Holding Down Premiums for Medicare Part B
Medicare, the federal government’s health insurance program for people 65 and older, has four parts (see Trusted Advice, “ABCDs of Medicare”). Although Medicare offers good value to many seniors, high-income Medicare enrollees can pay over $5,000 a year for Part B, whereas high-income couples on Medicare can pay over $10,000 in annual premiums. For that money, high-income enrollees get the same Medicare coverage that most seniors get for about $1,300 a year, or $2,600 for couples.
Medicare Part B, which covers doctor visits and some other medical outlays, charges a monthly premium. Most enrollees have that premium deducted from their Social Security deposits, paying around $109 a month in that manner. (The “standard” amount, paid by some enrollees, is $134 a month in 2017, about $1,600 a year.) However, in 2017, seniors with certain levels of income will pay more, with premiums increasing as income tops certain thresholds.
Monthly payment in 2017
|File individual tax return||File joint tax return||File married & separate tax return|
|above $85,000 up to $107,000||above $170,000 up to $214,000||Not applicable||$187.50|
|above $107,000 up to $160,000||above $214,000 up to $320,000||Not applicable||$267.90|
|above $160,000 up to $214,000||above $320,000 up to $428,000||above $85,000 and up to $129,000||$348.30|
|above $214,000||above $428,000||above $129,000||$428.60|
For this purpose, “income” refers to modified adjusted gross income (MAGI), which equals the AGI reported on your tax return, plus any tax-exempt interest income. What’s more, there is a two-year lag between reported income and the resulting Part B premium.
Example 1: Carl and Donna Egan reported $210,000 of AGI on their 2015 tax return, which they filed in April 2016. The Egans also had $20,000 of tax-exempt interest in 2015. (The amount of tax-exempt interest is reported on federal income tax returns, even though that interest is not subject to federal income tax.) Thus, the Egans’ MAGI, for determining their Medicare Part B premium in 2017, is $230,000. With that MAGI, Carl and Donna will each have $267.90 a month deducted from their Social Security benefit, for a total of $535.80 a month, or $6,430 a year.
What’s more, the MAGI thresholds for these extra Part B premiums ($85,000, $107,000, etc.) are fixed until 2019, so they won’t increase for inflation, at least for a few years. At the same time, the extra Part B premium amounts can be increased, and have been rising rapidly. With identical MAGI in 2014, the Egans would each have paid $243.60 a month for Part B in 2016, so this year’s premium of $267.90 a month represents a 10% increase. The maximum Part B premium rose from $389.80 a month in 2016 to $428.60 a month in 2017. Even higher Part B premiums are likely in the future, as medical costs continue to rise.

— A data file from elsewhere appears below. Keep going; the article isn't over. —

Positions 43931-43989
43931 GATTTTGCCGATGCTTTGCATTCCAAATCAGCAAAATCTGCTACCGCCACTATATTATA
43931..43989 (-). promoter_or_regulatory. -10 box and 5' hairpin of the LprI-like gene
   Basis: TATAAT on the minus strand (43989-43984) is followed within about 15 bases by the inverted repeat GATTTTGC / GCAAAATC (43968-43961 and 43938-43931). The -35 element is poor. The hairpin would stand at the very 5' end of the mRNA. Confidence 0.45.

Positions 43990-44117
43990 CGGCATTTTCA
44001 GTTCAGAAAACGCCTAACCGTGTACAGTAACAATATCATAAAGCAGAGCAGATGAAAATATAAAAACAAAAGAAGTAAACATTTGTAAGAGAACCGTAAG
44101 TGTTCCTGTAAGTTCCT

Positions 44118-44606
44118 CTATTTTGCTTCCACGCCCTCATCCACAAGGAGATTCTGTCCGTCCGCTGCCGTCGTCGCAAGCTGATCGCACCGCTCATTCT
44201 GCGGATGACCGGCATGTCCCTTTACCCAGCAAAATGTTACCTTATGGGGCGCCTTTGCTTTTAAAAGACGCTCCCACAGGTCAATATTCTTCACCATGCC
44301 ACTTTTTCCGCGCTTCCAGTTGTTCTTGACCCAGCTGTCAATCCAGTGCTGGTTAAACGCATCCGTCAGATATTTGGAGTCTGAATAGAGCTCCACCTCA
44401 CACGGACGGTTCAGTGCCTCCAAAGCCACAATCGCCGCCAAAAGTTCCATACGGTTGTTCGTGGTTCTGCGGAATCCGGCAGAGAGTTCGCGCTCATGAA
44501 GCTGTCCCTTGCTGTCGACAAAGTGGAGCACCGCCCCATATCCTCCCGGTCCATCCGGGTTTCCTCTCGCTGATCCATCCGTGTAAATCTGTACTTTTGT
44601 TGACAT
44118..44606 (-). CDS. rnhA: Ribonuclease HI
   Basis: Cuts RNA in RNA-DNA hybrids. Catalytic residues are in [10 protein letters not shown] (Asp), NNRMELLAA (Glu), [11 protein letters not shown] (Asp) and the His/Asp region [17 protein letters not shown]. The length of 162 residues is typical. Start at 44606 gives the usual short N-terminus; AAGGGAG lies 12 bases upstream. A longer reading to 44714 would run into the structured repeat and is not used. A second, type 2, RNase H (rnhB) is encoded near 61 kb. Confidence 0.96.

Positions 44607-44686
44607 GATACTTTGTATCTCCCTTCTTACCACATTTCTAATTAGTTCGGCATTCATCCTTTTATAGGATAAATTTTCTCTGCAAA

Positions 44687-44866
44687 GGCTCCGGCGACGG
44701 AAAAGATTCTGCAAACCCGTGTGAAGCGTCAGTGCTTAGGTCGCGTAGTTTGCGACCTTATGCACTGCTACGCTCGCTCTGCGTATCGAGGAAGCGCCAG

The Part B premiums are set by MAGI “cliffs”: Go over by $1, and you fall into a higher premium. The Egans, in our example, had 2015 MAGI of $230,000, $16,000 over the relevant threshold, yet, they are paying the same premiums as another couple with 2015 MAGI of $314,000—which was $100,000 over the same threshold of $214,000.
This system can be frustrating for Medicare enrollees who are just over a Part B MAGI threshold. The good news, though, is that some advance planning may enable seniors who are just over a Part B threshold to bring MAGI below that threshold, with relatively modest tax planning.
Example 2: Say the Egans once again would have $230,000 of MAGI for 2016, as reported on the tax return they are about to file for last year. If either Carl or Donna is eligible to make, say, a tax-deductible contribution to a SEP-IRA for 2016 or to recharacterize a Roth IRA conversion from 2016, it could be possible to fine tune the transaction, bringing MAGI for 2016 down to $213,000. They’d be under the $214,000 MAGI threshold and owe less for Part B in 2018.
Going forward, the Egans might spend time during 2017 on various tax-planning tactics. That could decrease the Part B premium they’ll owe in 2019, and ongoing tax planning could hold down future premiums. Possible strategies might include the timing of capital gains and Roth IRA conversions, for example.
Tax planning shouldn’t be driven solely by efforts to reduce Part B premiums. However, this issue should be included in overall tax planning by high-income Medicare enrollees and by people who soon will be in that situation. Reining in Part B premiums may become increasingly important in the coming years, due to expected financial strains on Medicare and federal efforts to raise more money from high-income taxpayers.
Paring Part B premiums
The examples of Carl and Donna Egan assume that they continue to have high incomes, even after they’re covered by Medicare. Conversely, some Medicare enrollees will report high income in 2017, then find themselves hard pressed to pay the resulting Part B premiums in 2019, due to changed circumstances.
Taxpayers whose income has fallen can appeal their elevated Part B premium to the Social Security Administration. Acceptable reasons for relief include retirement, in full or in part.
The ABCDs of Medicare
- Part A covers hospital stays, some nursing care, hospice care, and some home care.
- Part B covers doctors’ services and some medical supplies.
- Part C, known as Medicare Advantage, includes plans from private companies that contract with Medicare to provide Part A and Part B benefits.
- Part D adds prescription drug coverage from private companies. High-income seniors also pay more for Part D, so steps taken to reduce Part B premiums also might cut the cost of Part D.